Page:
Has She Gone to Jail, Been Convicted?

Internet sleuths tracked her down after watching Baby Reindeer and now Fiona Harvey’s criminal record—or seemingly lack thereof—has been the topic of conversation. The “real Martha” said she was forced to defend herself after receiving death threats and now she’s suing Netflix for defamation.

Comedian and actor Richard Gadd conceptualized Baby Reindeer after a woman sent him 41,071 emails, 350 hours’ worth of voicemails, 744 tweets, 46 Facebook messages, 106 pages of letters, and a variety of weird gifts, including a reindeer toy, sleeping pills, a woolly hat and boxer shorts over the course of four years. It began as a one-man show at the Edinburgh Fringe and it got picked up by Netflix began and Gadd as a fictionalized version of himself named Donny Dunn. The show explores his traumas and how the situation affected his career and personal life.

Baby Reindeer Real People: What We Know About The Actual Martha, Darrien & Terri

While Gadd never named the people his characters are based on, it didn’t take long for the online community to identify Harvey as the “Real Martha”, despite Gadd telling GQ that “we’ve gone to such great lengths to disguise her to the point that I don’t think she would recognize herself. What’s been borrowed is an emotional truth, not a fact-by-fact profile of someone.” In response to all the speculation, Gadd himself tweeted: “Please don’t speculate on who any of the real life people could be. That’s not the point of our show.”

Fiona Harvey‘s criminal record, whether she even has one, was hotly debated by viewers online after she was interviewed on Uncensored With Piers Morgan and will no doubt come into question in court. Here’s the latest on this drama.

Does Fiona Harvey have a criminal record?

Contrary to what’s depicted on the show, Harvey claims she doesn’t have a criminal record and that’s why she’s suing Netflix for its defamatory representation of her (more on that below). In Baby Reindeer, Martha (supposedly based on Harvey) is shown to be arrested, pleading guilty, and spending nine months in prison. Donny (the fictionalized Gadd) is granted a five-year restraining order and he allegedly never sees her again.

Speaking with controversial TV host Piers Morgan, Harvey refuted much of what was depicted in Baby Reindeer. “They have billed it as a true story, and so has he, and it’s not,” she said. “He is lying and they are lying.” When it came to her being arrested, charged, or convicted of any crime, she said, “That is completely untrue, very, very defamatory to me, very career damaging.”

Who’s Baby Reindeer’s Martha in Real Life? The Creator Revealed A Shocking Update On His Stalker

This is more difficult to fact-check in the UK than it is in the US. In the UK, criminal records are publicly available and the criminal records office has records of every arrest, charge, caution, and conviction. However, the Human Rights Act states that criminal records are not publicly viewable unless released by the courts. The Freedom of Information Act allows individuals to request information about the criminal justice system from public authorities, including prisons and police forces, but the information may be exempt.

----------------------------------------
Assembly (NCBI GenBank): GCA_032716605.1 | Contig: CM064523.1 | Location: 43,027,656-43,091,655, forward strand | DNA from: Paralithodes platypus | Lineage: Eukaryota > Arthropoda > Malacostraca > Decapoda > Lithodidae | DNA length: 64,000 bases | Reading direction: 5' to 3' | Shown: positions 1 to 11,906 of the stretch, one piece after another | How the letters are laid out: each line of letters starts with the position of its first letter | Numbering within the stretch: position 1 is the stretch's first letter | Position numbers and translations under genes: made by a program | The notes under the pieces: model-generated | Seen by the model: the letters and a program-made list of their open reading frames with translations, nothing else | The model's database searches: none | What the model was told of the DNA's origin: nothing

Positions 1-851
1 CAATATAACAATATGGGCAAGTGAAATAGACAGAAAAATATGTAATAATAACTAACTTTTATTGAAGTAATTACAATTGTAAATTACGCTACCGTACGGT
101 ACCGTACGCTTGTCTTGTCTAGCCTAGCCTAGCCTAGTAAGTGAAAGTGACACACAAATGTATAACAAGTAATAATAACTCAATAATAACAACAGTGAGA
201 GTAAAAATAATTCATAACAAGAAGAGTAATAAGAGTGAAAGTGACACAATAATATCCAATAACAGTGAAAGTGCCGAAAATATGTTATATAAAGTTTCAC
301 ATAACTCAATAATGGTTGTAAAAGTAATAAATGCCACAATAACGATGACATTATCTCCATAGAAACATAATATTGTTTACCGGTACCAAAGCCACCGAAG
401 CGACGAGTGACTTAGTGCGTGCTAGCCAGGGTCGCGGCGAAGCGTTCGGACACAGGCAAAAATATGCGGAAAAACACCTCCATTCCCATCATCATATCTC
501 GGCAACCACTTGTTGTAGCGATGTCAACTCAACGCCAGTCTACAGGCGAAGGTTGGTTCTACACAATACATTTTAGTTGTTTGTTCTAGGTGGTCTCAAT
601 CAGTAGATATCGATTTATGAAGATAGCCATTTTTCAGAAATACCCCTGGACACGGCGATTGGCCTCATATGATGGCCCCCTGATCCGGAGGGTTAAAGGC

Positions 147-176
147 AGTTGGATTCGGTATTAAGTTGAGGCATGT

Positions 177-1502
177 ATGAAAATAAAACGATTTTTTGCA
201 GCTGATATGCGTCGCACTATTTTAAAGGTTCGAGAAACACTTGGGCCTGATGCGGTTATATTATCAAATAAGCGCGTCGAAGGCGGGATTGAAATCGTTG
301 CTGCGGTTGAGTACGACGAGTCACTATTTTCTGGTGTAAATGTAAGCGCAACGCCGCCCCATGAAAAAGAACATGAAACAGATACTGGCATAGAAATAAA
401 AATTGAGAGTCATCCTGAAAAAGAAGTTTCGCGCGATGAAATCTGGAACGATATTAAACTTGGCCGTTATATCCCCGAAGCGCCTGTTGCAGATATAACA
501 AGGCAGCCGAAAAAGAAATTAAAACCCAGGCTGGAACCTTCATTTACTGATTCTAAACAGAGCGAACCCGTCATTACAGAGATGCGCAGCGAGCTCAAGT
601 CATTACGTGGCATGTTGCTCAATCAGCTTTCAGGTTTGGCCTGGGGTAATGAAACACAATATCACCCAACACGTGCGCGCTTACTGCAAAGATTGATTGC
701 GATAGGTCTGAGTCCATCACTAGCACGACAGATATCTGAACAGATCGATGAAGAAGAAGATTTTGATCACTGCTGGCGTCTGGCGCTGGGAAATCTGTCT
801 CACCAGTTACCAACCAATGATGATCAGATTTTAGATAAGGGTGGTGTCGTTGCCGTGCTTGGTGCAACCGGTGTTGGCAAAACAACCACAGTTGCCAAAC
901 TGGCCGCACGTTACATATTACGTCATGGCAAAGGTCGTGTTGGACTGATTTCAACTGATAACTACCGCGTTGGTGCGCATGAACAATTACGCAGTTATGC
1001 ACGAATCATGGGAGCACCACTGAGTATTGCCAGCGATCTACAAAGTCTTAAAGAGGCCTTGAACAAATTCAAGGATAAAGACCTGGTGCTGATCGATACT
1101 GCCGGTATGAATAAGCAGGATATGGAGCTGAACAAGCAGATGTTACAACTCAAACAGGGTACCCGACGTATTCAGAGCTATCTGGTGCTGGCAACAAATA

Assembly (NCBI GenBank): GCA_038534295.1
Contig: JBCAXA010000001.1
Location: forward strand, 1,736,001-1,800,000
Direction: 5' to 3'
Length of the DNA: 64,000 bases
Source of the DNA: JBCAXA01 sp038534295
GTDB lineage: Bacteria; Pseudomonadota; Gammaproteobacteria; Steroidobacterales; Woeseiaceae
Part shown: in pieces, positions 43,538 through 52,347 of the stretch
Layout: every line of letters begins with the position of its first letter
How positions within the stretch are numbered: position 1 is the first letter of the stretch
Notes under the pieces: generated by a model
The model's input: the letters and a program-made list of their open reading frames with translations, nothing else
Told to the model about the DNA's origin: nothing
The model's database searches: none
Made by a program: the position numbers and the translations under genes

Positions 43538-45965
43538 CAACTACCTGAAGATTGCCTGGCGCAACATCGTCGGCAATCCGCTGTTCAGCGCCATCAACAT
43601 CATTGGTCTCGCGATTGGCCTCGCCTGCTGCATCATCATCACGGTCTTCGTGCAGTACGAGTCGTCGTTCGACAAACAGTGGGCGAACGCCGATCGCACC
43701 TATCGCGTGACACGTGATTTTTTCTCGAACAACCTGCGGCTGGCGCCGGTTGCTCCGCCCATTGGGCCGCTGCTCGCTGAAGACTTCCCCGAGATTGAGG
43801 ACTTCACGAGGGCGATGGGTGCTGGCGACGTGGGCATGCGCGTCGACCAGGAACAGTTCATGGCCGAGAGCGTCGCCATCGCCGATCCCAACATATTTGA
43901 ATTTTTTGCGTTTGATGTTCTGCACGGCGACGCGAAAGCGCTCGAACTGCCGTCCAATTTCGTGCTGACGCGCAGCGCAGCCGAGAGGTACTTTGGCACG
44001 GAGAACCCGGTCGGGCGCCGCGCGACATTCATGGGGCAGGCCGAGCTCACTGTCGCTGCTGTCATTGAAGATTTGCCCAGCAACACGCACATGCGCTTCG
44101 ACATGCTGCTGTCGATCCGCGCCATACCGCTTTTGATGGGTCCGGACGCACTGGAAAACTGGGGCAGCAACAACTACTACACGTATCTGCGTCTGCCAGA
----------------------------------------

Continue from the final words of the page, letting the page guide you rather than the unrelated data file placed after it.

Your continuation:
On June 7, 2024, news broke of her lawsuit against the world’s biggest streaming service—she’s seeking $170 million in damages. “The lies that Defendants told about Harvey to over 50 million people worldwide include that Harvey is a twice-convicted stalker who was sentenced to five years in prison and that Harvey sexually assaulted Gadd,” her complaint says. “Defendants told these lies, and never stopped, because it was a better story than the truth, and better stories made money.”

The lawsuit continues, “As a result of Defendants’ lies, malfeasance, and utterly reckless misconduct, Harvey’s life had been ruined. Simply, Netflix and Gadd destroyed her reputation, her character and her life.”

An interview Harvey did with Piers Morgan in mid-May 2024 received a strong reaction from the public, with many in the comments section doubting the legitimacy of her story. Others were disturbed by “Piers Morgan conducting one of the most unethical interviews ever.”

“By promising viewers a true story, and by doing such a shoddy job of masking Harvey’s identity, Baby Reindeer might have invited us to speculate on what really happened,” argued The Guardian‘s Stewart Heritage. “But this has made us complicit. We’re following Fiona Harvey’s story just as closely as we followed the series itself. Baby Reindeer is shaping up to be a lesson in what happens if everyone—writers, producers, the media, viewers—follow their worst instincts at every turn.”

The Guardian reported several days later that an MP has asked Netflix to provide evidence that the woman who inspired the character Martha Scott in Baby Reindeer is a “convicted stalker” as the show would have us believe.

In a letter shared on X, the Ochil and South Perthshire MP wrote: “I asked you about the Netflix series Baby Reindeer and, specifically, the duty of care due to the woman now identified as Martha from the series. You told me the following: ‘[Baby Reindeer] is obviously the true story of the horrific abuse that the writer […] suffered, at the hands of a convicted stalker. … Journalists have thus far been unable to find a record of the conviction to which you referred.”

For more on Baby Reindeer, check out Richard Gadd’s book
and play that inspired the Netflix series. The script, which won an Olivier Award in 2020, “is described as a chilling story about obsession, delusion and the terrifying ramifications of a fleeting mistake.” Gadd writes in Baby Reindeer, “I looked at her, wanting her to laugh. Wanting her to share in the joke. But she didn’t. She just stared. I knew then, in that moment – that she had taken it literally…”

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